This year for the holidays, I'm looking at what we might call books for adventurous readers, although the truth is that all readers are adventurous. What is reading, after all, if not an adventure, a journey out of our own psyche and into that of another human being? It is as close as we get, John Green has suggested, to a supernatural experience, in which we both possess and are possessed by someone else.
Joe Ollmann may be my favorite contemporary comics artist — smart, self-lacerating, nuanced, a storyteller of uncommon sensitivity. His new book "Happy Stories About Well-Adjusted People" (Conundrum, 244 pp., $20 paper) is a superior follow-up to his graphic novels "Mid-Life" and "Science Fiction": a collection of eight long stories about people on the edge. Ollmann's characters are lost and know it; in "Johnny Pinetop," a ventriloquist gets in a fight at a child's birthday party, while 'Big Boned" traces the petty degradations of an overweight young woman in a world of ridiculous ideals. "Sometimes you can feel bad, one of his characters says, "even when you haven't done anything wrong."
Kerry Howley's "Thrown" (Sarabande: 282 pp., $25.95 paper) is another book that comes out of the fringes — an extended piece of literary reportage on the world of mixed martial arts. In some sense, it's reminiscent of James McManus' "Positively Fifth Street," which took a similar approach to the World Series of Poker, but Howley is more observer than participant. Or no, not observer, because she gets involved in the lives of her subjects; her emotional journey is a key aspect of the book. Funny, sad, sharply rendered, "Thrown" does what all literature aspires to do — to bring us into a community, a universe, we did not know we cared about and in the end leave us shattered and revealed.
Speaking of shattered, Judith Kitchen's "The Circus Train" (Ovenbird Books: 180 pp., $15 paper) is among the most stunning meditations I've encountered, a long essay (published here with two companion pieces) on illness and mortality. And yet, Kitchen, who died last month at age 73, is not interested in dying so much as living — or more accurately, in living in the shadow of her own demise. That this is true for all of us goes without saying, but here, Kitchen pulls off the elusive feat of writing both personally and universally, representing her memories while also making them ours. "We take from the box of photos," she tells us, "those that lead, one to another. We leave behind the singular, solitary moments that go nowhere except into, and out of, themselves."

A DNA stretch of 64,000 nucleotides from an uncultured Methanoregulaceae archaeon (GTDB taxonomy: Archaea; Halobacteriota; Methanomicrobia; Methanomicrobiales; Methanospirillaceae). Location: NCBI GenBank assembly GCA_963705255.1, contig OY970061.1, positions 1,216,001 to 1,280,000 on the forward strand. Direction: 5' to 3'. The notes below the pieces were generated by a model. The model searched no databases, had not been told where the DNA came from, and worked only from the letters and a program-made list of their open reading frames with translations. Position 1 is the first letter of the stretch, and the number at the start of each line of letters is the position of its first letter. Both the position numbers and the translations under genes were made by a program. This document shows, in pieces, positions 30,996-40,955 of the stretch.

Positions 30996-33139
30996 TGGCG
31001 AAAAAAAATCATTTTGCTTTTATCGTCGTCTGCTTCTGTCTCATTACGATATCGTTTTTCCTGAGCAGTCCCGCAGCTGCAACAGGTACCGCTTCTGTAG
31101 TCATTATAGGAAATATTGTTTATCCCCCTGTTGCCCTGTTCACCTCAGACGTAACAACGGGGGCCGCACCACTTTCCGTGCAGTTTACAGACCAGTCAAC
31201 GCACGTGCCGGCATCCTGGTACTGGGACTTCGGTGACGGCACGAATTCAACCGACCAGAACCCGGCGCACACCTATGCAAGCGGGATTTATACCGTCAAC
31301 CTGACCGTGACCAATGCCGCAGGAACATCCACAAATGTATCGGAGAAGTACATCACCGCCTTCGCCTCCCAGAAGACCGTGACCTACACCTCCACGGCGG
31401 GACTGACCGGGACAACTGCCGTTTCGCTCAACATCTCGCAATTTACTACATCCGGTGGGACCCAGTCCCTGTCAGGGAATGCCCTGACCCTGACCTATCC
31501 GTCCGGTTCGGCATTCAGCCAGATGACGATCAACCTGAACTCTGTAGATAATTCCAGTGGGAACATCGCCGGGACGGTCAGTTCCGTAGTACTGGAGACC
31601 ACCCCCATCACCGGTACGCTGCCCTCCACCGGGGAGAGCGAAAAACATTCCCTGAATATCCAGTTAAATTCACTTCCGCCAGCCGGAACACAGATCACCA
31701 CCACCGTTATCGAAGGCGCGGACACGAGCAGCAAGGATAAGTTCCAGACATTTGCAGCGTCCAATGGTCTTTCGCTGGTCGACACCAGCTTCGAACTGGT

Sam Sweet's "All Night Menu" (All Night Menu: 64 pp., $20 paper) looks at memory through a different filter: that of the forgotten histories of Los Angeles. The first of a projected five volumes, it gathers eight stories, each keyed around a particular street address. The narratives here are small, constrained, like the lives they seek to resurrect. There is Patricia McCormick, a female bullfighter, or the members of the oldest gang in L.A. "The city is vast and amorphous," Sweet has written. "The booklet is small and precise. It is not a walking tour, a visitor's guidebook, or a street atlas. It is a periodic index of lost heroes and miniature histories."
Something similar might be said about "The Honest Pint" (Tavern Books: $60 annual subscription), a monthly broadside on poetics edited by Matthew Dickman. The most recent issue features an essay by Matthew Zapruder and a "one-question interview" between Ben Lerner and Ed Skoog. What's great about "The Honest Pint" is not just the contributors it has attracted (Albert Goldbarth, Diane Wakowski) but also the offhand, playful way it articulates its concerns. Somewhere between magazine and one-sheet, it insists that brevity is not necessarily fleeting, that we can make something resonant out of transience.